The simplest means of providing overcurrent protection is with fusible links, fuses, and circuit breakers. All these pieces of hardware can limit or even disable the flow of an electrical current.

Keep in mind that this hardware will not correct the overcurrent problem. Instead, they will stop the flow of electricity by tripping circuit breakers and blowing the fusible links.

Overheating Protection

As you may imagine, one of the biggest problems that protection systems need to be aware of is overheating. Whether the overheating comes about due to a short circuit or an overload, either possibility can be devastating.

In most cases, the maximum temperature in a transformer is around 95 °C. When your transformer nears this temperature, you want an overheating protection system to step in, alert you, and shut the transformer down. The longer your transformer operates above its maximum safe temperature, the more its life span will degrade.

Operating above this maximum temperature can also degrade wire insulation, which can cause other problems down the road. In many transformers, fiber-optic cables are used to measure the temperature in the transformer core. It’s at the center of the transformer where you’ll encounter the highest temperatures, which is why fiber-optic cables need to access that area.

Over-Fluxing Protection

Just as overcurrent is an instance of exceeding the normal electrical current to a transformer, over-fluxing is an instance of increasing the magnetic flux density to an extreme point. This increase can cause overheating and then internal fault, which can be very costly to repair.

Over-fluxing protection works similarly to overcurrent protection. When the flux density ratio increases to a dangerous level, the system will send a signal to the circuit breaker, telling it to trip. This will shut down your transformer and prevent any further damage.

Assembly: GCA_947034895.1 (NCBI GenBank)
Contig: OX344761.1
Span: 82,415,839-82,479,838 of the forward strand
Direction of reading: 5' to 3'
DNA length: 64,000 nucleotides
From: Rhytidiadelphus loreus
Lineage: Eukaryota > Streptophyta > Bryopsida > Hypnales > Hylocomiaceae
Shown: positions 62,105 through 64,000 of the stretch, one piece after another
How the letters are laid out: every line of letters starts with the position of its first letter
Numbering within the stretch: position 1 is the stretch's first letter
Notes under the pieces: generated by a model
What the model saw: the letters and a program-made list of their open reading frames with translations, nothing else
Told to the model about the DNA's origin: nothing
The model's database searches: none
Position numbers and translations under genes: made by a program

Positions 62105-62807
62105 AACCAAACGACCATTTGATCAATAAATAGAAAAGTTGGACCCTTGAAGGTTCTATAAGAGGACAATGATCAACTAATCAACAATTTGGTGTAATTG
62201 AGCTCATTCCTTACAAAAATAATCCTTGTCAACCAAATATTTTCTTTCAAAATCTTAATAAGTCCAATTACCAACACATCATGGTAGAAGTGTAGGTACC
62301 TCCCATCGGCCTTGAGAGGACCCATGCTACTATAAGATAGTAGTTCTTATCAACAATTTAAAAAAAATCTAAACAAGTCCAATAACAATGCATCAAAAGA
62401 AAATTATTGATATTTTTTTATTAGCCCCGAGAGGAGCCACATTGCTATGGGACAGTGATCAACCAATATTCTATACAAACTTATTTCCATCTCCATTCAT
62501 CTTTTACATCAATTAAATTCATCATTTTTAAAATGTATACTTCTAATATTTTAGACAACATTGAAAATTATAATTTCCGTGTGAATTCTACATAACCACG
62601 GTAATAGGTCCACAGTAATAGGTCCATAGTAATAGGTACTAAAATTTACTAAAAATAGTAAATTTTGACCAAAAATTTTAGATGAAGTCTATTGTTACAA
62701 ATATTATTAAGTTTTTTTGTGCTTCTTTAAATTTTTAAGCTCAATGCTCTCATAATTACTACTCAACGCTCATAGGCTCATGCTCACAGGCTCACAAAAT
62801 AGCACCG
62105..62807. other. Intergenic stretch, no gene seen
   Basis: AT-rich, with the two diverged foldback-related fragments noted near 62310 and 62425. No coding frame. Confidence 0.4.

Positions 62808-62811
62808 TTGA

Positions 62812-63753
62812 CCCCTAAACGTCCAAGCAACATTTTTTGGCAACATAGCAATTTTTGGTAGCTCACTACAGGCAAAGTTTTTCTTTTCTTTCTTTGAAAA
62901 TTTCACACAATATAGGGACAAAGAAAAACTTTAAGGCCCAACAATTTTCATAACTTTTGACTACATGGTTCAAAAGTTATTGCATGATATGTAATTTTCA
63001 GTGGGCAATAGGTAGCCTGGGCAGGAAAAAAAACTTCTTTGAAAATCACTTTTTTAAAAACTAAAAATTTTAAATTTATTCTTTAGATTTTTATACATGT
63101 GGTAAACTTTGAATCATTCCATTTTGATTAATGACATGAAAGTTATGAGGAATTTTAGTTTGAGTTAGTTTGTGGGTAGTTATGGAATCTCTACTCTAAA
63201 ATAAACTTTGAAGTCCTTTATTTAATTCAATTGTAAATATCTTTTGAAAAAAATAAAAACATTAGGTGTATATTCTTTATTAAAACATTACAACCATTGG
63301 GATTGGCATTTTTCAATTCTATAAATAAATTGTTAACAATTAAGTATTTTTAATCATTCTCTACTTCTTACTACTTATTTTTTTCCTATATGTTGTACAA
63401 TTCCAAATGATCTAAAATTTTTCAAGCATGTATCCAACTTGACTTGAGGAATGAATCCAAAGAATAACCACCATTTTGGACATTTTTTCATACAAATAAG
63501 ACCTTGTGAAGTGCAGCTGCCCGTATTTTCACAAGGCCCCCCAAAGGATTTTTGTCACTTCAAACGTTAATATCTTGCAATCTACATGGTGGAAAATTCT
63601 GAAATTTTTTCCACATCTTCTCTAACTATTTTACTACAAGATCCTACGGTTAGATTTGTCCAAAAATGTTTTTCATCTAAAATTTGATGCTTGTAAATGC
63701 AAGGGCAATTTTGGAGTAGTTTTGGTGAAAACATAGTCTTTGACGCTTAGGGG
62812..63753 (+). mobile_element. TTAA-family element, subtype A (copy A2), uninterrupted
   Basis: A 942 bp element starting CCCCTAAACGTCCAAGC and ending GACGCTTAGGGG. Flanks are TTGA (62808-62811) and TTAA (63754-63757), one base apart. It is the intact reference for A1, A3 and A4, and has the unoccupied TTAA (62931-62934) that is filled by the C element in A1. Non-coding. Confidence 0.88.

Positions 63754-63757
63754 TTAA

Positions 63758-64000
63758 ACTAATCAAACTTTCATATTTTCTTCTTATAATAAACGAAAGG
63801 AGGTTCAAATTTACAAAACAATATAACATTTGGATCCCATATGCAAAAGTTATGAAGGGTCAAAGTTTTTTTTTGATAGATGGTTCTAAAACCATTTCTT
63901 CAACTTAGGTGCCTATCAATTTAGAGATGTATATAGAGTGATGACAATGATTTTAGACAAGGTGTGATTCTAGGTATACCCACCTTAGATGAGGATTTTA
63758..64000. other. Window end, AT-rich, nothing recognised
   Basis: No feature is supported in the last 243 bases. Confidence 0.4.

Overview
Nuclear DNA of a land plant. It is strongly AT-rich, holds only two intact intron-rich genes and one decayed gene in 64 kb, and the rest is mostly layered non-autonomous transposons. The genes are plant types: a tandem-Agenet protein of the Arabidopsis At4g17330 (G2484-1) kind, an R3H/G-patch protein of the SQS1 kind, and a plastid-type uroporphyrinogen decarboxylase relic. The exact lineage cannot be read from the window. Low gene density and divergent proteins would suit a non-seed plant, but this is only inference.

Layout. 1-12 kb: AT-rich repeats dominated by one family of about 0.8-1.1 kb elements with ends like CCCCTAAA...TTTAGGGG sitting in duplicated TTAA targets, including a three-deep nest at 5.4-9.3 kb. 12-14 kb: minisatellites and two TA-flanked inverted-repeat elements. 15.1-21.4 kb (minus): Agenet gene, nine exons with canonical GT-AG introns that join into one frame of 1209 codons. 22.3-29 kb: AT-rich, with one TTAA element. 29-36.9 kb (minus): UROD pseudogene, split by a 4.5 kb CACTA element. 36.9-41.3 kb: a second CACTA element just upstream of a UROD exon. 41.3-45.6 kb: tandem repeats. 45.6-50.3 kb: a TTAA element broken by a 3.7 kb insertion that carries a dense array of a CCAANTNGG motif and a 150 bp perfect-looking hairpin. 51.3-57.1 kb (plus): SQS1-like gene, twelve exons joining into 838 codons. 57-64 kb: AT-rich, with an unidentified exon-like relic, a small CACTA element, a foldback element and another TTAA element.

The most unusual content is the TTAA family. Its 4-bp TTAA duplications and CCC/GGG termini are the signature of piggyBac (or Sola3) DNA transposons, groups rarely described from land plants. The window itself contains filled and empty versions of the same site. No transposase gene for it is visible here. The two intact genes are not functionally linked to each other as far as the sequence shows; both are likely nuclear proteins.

Buchholz Gas Detection Relay

A Buchholz relay is a specific system used to protect your transformer in the event of minor or major faults. When your transformer is operating as intended, the Buchholz relay will be filled with oil. If there is an internal fault, the Buchholz relay will instead fill with gas bubbles which are produced in the transformer tank.

These gas bubbles accumulate until they trigger an alarm element in the Buchholz relay. If the problem is not addressed in time, the Buchholz relay will secondarily trigger a trip element. This occurs in the case of rapid oil loss due to serious faults. Simply put, a Buchholz gas-detection relay gives you an opportunity to fix a problem and then provides a failsafe in the case you cannot.

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Now that you know these common types of transformer protection systems, make sure your facility is equipped with all the protective systems it can be. As the saying goes, an ounce of prevention is worth a pound of cure. Don’t forget to be proactive, as it can save you a lot of money in the long run. If you need help finding protection systems for your facility, don’t hesitate to reach out to our team. We’re happy to help!

7 Common Types of Transformer Protection Systems